Saturday, 18 February 2023

REVIEW: The Lehman Trilogy at the Gillian Lynne Theatre

The buzz surrounding Stefano Massini's The Lehman Trilogy, adapted by Ben Power and directed by Sam Mendes, has remained strong since its premiere at the National Theatre back in 2018. Five Tony awards later, it is back gracing the stage at the beautiful Gillian Lynne Theatre to tell the story of three Jewish brothers who immigrated to America in the mid-nineteenth century to cement their names as key founders in the story of Western capitalism. 

The play spans 160 years, from the brother's modest arrival in Alabama where they went from shopkeepers to heavy-weight bankers in New York through to 2008 when the reign of the Lehman name on Wall St came to an end. The story evokes a section of American history shrouded by injustice, war and the prospect of new beginnings that never allows anyone to have equal footing but does allow for the brave a chance to reach new heights.

One of the more controversial aspects of the work would have to be the light wash over historical social injustices that parallel the success of the brothers. For example, slavery, the Civil War and Great Depression are mentioned but not seen through the lease of those most affected. But it feels like a choice which is able to show a side of a time, that for some, offered prosperity despite inequality. Another interesting comparison has to be in relation to the Jews who found prosperity in America while their community were facing the holocaust in Europe.

It is an epic three hours and twenty minutes long, including two intervals and earns every minute and it’s largely held together by only three actors, Michael Balogun, Hadley Fraser and Nigel Lindsay. Each, not only play one of the three founding brothers of the Lehman legacy but, effortlessly, transform into countless other characters from their children, grandchildren, wives and an array of business people from days gone by. It is a flawless performance from the three that demonstrates restraint and integrity. Somehow, they manage to keep you on their side even when their characters' motives are opportunistic on the back of others' tragedies.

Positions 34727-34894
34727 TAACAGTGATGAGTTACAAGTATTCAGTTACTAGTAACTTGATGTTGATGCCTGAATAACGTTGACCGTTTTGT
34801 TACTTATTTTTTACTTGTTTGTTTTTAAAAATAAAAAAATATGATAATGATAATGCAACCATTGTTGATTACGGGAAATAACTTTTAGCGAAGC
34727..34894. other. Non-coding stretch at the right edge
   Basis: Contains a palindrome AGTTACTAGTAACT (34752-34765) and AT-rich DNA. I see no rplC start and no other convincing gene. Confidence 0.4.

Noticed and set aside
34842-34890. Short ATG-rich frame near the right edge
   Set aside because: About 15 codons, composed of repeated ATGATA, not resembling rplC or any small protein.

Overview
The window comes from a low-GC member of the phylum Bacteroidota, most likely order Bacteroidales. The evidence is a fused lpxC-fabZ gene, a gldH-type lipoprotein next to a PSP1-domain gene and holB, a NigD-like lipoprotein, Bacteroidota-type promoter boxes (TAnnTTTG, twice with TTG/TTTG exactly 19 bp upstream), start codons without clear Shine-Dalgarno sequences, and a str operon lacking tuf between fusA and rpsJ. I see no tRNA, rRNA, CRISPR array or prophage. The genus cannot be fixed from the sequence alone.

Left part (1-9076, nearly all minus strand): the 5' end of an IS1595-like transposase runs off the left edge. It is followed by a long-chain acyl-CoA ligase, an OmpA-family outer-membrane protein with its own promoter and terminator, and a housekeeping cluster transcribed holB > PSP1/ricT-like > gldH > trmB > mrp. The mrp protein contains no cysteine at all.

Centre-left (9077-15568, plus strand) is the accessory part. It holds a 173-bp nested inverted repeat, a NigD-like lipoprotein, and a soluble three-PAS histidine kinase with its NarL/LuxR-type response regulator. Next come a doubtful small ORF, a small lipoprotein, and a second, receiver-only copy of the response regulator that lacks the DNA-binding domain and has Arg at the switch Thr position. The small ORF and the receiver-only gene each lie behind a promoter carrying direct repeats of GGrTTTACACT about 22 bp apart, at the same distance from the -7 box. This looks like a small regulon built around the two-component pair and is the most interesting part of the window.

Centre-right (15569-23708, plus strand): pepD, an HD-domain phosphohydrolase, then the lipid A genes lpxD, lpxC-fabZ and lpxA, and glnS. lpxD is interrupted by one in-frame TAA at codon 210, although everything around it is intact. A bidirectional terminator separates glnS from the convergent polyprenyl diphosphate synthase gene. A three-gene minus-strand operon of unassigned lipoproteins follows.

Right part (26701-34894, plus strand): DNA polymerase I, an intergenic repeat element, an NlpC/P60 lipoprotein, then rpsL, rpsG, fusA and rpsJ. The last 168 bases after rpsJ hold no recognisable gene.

I can also use the word ‘restraint’ to describe the integration of the design elements. The delicate and evocative piano accompaniment from Yshani Perinpanayagam and sound design from Nick Powell meld together to underscore the events with both tension and pathos while Es Devlin's set design largely consists of of a rotating perspex office, dances with the movement and choreography by Polly Bennett gracefully. Likewise, lighting designer Jon Clark finds beauty and movement in fluorescent overhead lighting. The costume design by Kate Lindsay brings the modern set design into a dialogue with the past by simply having the men in modest black suits from the nineteenth century and Luke Halls has created a video design, projected at the back of the stage throughout the performance, that contrasts the minimal elements with epic landscapes. 

The Lehman Trilogy is a provocative and well-crafted piece of theatre that will most likely endure a run as long as the Lehman legacy itself. If you have the chance, do not miss this formidable performance. It will be what everyone in the theatre world will be talking about for some time.

Review by Stephanie Osztreicher 

Rating: ★★★★

Seat: F43 | Price: £24 - £180

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